But I think people exaggerate the waiting for the NSX because they were expecting it long before Honda ever agreed to build it, and I don’t think Honda is ready to use their customers as guinea pigs, yet.

          • 0 avatar
            319583076

            I think you’re probably right on about financial mis-management of the Veyron program.

            I also agree that owners of the new NSX are probably going to get a Honda supercar rather than a VW supercar with all of the connotations associated with those manufacturers.

            The Veyron isn’t cheap speed and it very well may not be efficient speed, but it’s a pretty remarkable automobile.

      • 0 avatar
        darkwing

        By my definition, making a “quantum leap” involves doing something essentially untried or implementing something essentially unproven. (Preferably involving Dean Stockwell in some way. But not Bakula, because, seriously, screw that guy.) The engineering that went into the Veyron was truly impressive, but it was more about scaling up existing techniques than it was about doing something entirely new. (So not unlike the LF-A, bodywork excepted.) I’d argue that the Tesla Roadster represents more of a “quantum leap” than the Veyron.

        You could make the case that the NSX’s novel hybrid system qualifies as a “quantum leap”, albeit a small one. I know the hybrid system is the main reason Acura hasn’t committed to a launch date for the AWD RLX (much less impressive because the drivetrain’s oriented the wrong way); I suspect that’s in large part the issue here too.

        • 0 avatar
          319583076

          I chuckled about your Stockwell and Bakula comments so I agree with you. Quantum leap is a funny term, literally it is a very small distance although figuratively, the arrival of quantum theory represented the more popular understanding of the term, it was definitively world-changing.

          Honestly, I’m not intimately familiar with either car. I’ve read most of the online news regarding both, but my finances and interests are much more pedestrian. My opinion is that the Veyron represents a larger measure of our inexorable “progress” toward whatever terminal state we’re heading toward than the NSX.

      • 0 avatar
        nickoo

        New nsx will use a new form of shawd, two electric motors/generators to drive the front wheels and for electromagnetic braking/regeneration energy recapture. The rear engine connects through a 7 speed dct directly to the rear wheels. I’d say this is pretty innovative.

  • avatar
    Boff

    Doesn’t sound like the automatic transmission does a good job of holding onto lower gears.

  • avatar
    sitting@home

    So is this the part of the real world shakedown testing where the car has to contend with pickups, CUVs and riced out Toyotas weaving across the road at 20mph under the speed limit ?

  • avatar
    James2

    Yeah, but what America really wants to know is if that Ram at the beginning of the video really broke the 7 minute mark.

    Also loved the BMW X5 with the turn signal flashing…

  • avatar
    turboprius

    Is it common for cars in Europe to not have model badges, as that Supra, that X5, and that Volkswagen station wagon only had manufacturer badges.

  • avatar
    Ion

    By the time they do get around to putting this out it will be like the LFA. Out classed and overrated with decades old technology. Then they’ll limit the production numbers so they can charge a ludicrous amount of money to foolish collectors. Finally 10 years from the release date no one will remember the car anymore than they do that super car Jaguar made.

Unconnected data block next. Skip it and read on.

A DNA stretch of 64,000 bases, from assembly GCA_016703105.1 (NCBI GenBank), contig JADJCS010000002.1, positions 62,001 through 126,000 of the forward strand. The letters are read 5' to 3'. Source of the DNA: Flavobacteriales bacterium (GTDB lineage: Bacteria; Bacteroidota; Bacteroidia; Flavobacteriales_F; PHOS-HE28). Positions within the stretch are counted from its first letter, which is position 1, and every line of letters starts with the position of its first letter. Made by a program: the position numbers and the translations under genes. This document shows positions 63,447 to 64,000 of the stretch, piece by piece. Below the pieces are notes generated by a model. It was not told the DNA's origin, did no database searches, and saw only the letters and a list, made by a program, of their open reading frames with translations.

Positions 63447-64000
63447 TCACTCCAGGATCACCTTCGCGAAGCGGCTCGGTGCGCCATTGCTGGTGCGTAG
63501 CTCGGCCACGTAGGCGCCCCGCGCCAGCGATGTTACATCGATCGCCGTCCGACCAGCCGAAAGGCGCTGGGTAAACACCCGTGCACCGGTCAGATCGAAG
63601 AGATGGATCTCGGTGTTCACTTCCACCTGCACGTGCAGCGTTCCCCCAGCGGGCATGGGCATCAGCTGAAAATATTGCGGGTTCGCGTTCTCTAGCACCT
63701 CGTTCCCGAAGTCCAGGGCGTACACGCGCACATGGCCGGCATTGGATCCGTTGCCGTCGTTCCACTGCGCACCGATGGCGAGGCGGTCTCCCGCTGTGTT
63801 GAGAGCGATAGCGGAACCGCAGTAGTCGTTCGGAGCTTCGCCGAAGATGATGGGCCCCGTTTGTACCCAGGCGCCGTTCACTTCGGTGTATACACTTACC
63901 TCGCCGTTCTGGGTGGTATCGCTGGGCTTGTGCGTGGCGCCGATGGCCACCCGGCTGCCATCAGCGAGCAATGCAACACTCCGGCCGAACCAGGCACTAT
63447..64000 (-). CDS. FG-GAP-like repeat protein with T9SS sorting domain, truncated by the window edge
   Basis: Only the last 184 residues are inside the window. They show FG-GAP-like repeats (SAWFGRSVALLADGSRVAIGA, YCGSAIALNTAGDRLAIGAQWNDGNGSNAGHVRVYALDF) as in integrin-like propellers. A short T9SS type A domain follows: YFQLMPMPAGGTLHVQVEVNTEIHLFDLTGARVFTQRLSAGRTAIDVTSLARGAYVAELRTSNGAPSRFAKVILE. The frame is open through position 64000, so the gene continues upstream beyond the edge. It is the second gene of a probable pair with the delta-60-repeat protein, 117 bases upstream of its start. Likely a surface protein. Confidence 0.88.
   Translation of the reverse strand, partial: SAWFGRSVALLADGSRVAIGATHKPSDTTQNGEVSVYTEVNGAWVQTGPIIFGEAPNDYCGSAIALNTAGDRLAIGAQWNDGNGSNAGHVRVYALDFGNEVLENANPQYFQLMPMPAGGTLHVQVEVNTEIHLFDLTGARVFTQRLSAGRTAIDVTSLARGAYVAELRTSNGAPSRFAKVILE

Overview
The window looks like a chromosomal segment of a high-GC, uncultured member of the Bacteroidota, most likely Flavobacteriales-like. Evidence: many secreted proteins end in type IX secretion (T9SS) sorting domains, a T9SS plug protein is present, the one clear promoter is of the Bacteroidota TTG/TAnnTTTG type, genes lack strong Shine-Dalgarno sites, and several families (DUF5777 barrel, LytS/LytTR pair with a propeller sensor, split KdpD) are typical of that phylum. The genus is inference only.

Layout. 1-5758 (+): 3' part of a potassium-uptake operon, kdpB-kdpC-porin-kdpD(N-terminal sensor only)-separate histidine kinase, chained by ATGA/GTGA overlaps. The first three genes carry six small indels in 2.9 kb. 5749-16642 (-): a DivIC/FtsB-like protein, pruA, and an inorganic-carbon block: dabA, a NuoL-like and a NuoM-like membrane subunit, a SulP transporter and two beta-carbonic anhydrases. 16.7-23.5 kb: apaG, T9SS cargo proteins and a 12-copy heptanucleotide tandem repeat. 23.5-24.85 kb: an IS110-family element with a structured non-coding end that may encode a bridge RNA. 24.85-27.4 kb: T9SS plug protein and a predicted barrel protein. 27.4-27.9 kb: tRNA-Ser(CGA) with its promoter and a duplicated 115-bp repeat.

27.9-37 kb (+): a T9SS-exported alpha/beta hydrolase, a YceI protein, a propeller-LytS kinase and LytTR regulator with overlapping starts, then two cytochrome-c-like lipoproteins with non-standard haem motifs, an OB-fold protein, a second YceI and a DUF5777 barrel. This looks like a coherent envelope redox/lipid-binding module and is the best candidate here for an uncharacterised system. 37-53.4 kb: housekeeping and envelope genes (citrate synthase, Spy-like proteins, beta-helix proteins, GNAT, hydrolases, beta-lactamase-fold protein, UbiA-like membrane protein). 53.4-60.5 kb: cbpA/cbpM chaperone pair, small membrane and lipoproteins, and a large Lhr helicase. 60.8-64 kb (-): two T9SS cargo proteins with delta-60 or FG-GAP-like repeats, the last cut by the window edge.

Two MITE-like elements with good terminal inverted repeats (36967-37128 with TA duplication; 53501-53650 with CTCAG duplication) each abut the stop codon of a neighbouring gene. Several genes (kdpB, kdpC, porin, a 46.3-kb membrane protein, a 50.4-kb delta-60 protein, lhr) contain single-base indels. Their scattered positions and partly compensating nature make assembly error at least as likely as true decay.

• 0 avatar
      NoGoYo

      I remember the Jaguar XJ220!

      It was a diecast replica standard back in the 90s. I’ve seen them in 1/64, 1/43, 1/24, and 1/18 scale.

      • 0 avatar
        Zykotec

        I remember it too. It was silly fast (for the 90’s), and it’s engine was strangely enough based on the first turbocharged passenger car engine. Ofcourse it had been through a couple of generations and some group-B rally cars, but still.

  • avatar
    Ryoku75

    The original NSX wasn’t as beefy as other supercars for its time, but it made up for that with an NA engine and simple MR set up with elegant styling that stuck around for a bit.

    This new one has none of that, complicated engine with a needless 4WD system and a beak. Unless if at some point Acura re designed it.

  • avatar
    Lou_BC

    The only laps of the “Onionring” that impressed me were Sabine Schmidt’s Top Gear Transit Van lap and Andy Carlile riding a modified 2005 Yamaha R1 with a time of 7m10sec measured bridge to gantry, and the full time calculated at 7m24sec.

  • avatar

    Just FYI, that same Acura NSX prototype burned to the ground at the Nurburgring a few hours ago.

    http://www.roadandtrack.com/go/future-cars/acura-nsx-on-fire-nurburgring?src=spr_FBPAGE&spr_id=1459_75579376

  • avatar
    THE_F0nz

    http://oppositelock.jalopnik.com/clearly-a-supercar-now-1610107845/1610115878/+pgeorge

    I guess it will be awhile before its ready for the bigtime… This example appears to have burnt to the ground.

  • avatar
    ccd1

    The big problem for the NSX is the BMW i8. The Bimmer is a tech tour de force for a relative bargain price. After all this time, how does Honda top this car??? The i8 greatly increases the chance that the introduction of the new NSX will be a non-event if and when it FINALLY appears

  • avatar
    tjh8402

    I thought I heard the turbo wastegate whooshing, especially on the downshifts. very disappointing engine noise, especially when you consider the howl that the first NSX was famous for. this darn thing is way too quiet.